Our Most Popular Pieces of 2016

Every year, we run lots of pieces here in the FanGraphs family of blogs. We take a look at the “best” of them each week, but that’s fairly subjective, and there’s also an effort to spread the love, since a true “best of” post would just be 10-15 articles by Jeff Sullivan every week, and that wouldn’t be an entertaining exercise. Not even for Jeff.

This article is something we try to do every year, though sometimes I forget. This is all about the numbers — which posts were the most popular? We’ll do an overall top 15, since we do 15 posts for the “best of” post, with some honorable mentions as well. We’ll start at No. 15, because if nothing else, I want to make you scroll you down the page a little. Just in case it’s not clear, this top-15 list is going to be limited to pieces which were posted in 2016.

No. 15 (Mar. 29)
Let’s Find Rusney Castillo a New Home, by Dave Cameron
Sadly, Rusney Castillo did not find a new home, though he did hit better in the second half in Triple-A. I’m still not ready to give up on him, but Boston’s outfield is beyond crowded, so this story might not have a happy ending.

No. 14 (Jan. 11)
An Early Look at the Projected Standings, by Dave Cameron
Featured in this post were two handy graphs. This was one of them:

2016vs2015baseruns-1

Eh, turned out pretty close to that.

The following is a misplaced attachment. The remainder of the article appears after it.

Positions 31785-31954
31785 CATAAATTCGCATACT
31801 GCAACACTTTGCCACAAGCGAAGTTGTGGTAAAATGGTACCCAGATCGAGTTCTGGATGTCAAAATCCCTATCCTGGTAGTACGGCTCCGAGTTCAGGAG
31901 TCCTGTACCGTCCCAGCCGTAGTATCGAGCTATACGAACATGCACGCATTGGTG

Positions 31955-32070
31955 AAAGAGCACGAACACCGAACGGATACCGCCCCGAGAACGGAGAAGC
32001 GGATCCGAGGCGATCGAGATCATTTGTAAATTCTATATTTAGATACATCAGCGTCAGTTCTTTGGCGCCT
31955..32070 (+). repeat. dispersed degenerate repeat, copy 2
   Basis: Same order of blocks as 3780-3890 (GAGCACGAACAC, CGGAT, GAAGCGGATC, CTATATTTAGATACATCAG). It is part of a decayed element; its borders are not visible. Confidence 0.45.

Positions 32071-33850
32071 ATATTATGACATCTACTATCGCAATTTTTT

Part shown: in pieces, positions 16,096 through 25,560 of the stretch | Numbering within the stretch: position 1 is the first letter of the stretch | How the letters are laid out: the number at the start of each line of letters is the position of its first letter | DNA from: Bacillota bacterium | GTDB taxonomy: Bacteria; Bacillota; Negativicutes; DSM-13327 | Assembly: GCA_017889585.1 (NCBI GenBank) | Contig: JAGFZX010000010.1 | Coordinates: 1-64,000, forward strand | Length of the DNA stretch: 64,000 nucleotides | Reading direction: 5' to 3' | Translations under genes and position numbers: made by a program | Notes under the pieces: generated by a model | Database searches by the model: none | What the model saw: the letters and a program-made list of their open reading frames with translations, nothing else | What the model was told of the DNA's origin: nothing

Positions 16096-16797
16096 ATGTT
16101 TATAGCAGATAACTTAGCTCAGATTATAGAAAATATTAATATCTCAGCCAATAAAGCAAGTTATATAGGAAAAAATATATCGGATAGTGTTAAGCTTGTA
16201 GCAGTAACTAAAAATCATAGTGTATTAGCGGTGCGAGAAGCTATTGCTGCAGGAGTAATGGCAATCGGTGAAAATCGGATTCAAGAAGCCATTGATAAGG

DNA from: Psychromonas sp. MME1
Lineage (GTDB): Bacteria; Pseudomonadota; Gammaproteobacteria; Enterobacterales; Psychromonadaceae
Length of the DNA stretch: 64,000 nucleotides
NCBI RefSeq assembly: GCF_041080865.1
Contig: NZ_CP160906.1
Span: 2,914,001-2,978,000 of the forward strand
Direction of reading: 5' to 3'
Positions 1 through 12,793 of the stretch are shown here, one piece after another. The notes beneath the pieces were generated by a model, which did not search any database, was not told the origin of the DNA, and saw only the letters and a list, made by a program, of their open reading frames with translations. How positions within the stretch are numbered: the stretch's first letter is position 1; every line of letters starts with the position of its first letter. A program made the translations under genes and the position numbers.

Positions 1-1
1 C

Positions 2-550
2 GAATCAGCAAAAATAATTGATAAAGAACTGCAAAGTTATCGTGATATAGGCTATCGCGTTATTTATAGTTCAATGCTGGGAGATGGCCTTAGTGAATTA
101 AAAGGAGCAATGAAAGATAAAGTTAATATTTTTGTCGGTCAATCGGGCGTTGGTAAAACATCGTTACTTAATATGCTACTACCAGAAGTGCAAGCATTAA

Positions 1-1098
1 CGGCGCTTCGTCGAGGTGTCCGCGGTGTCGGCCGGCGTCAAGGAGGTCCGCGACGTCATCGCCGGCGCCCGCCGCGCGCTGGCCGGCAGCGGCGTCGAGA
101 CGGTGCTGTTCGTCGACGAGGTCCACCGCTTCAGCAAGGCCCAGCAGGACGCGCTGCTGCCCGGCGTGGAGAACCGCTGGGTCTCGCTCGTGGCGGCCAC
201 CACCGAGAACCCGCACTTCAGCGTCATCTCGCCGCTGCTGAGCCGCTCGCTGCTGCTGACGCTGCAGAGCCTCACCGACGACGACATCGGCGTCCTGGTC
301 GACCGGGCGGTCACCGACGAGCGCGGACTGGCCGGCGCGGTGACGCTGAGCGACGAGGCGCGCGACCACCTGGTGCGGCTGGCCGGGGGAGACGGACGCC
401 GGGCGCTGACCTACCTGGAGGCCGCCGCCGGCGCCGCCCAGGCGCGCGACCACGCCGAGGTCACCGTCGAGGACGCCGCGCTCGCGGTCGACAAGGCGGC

No. 13 (Jan. 5)
Evaluating the 2016 Prospects: Boston Red Sox, by Dan Farnsworth
Sometimes, we get slapped with the “FenGraphs” label, but people seem to want to know about the Red Sox. So…

No. 12 (Mar. 8)
Rotographs Ranking March Update – Starting Pitchers, by Paul Sporer
Preseason is a time for fantasy rankings, and if that’s your bag, it’s hard to do much better than Paul Sporer ranking starting pitchers. He’s got a bit of a rep for that.

No. 11 (Jul. 25)
An Improved KATOH Top-100 List, by Chris Mitchell
This piece represented a great deal of hard work on Chris’ part, so it’s nice to see that it was well read.

No. 10 (Feb. 16)
FanGraphs Membership, by David Appelman
I debated not including this one, since it’s not technically baseball analysis, but it is definitely one of the most important things we did in 2016, so it didn’t feel right to selectively cut it out either. As always, we’ll never charge you to use the site, but your support of the site will be/is greatly appreciated.

No. 9 (Dec. 23)
The Link Between Travis d’Arnaud’s Set-Up, Struggles, by Gerald Schifman
When you consider that the traffic statistics fueling this post were given to me on Dec. 30, it’s pretty remarkable that this post cracked the top 10 in just a week, particularly when that week was during the holidays. That it did is a testament to Gerald’s always marvelous work.

No. 8 (Sept. 26)
The Worst Called Ball on Record, by Jeff Sullivan
“Sometimes, things just go bad.” Except for Jeff’s work, of course. It is always annoyingly great.

No. 7 (Oct. 21)
Why They Don’t Run Like Mad on Jon Lester, by Jeff Sullivan
What is one out, when it’s for science, indeed. Another trademark Sullivan breakdown.

No. 6 (Jan. 7)
Evaluating the 2016 Prospects: Chicago Cubs, by Dan Farnsworth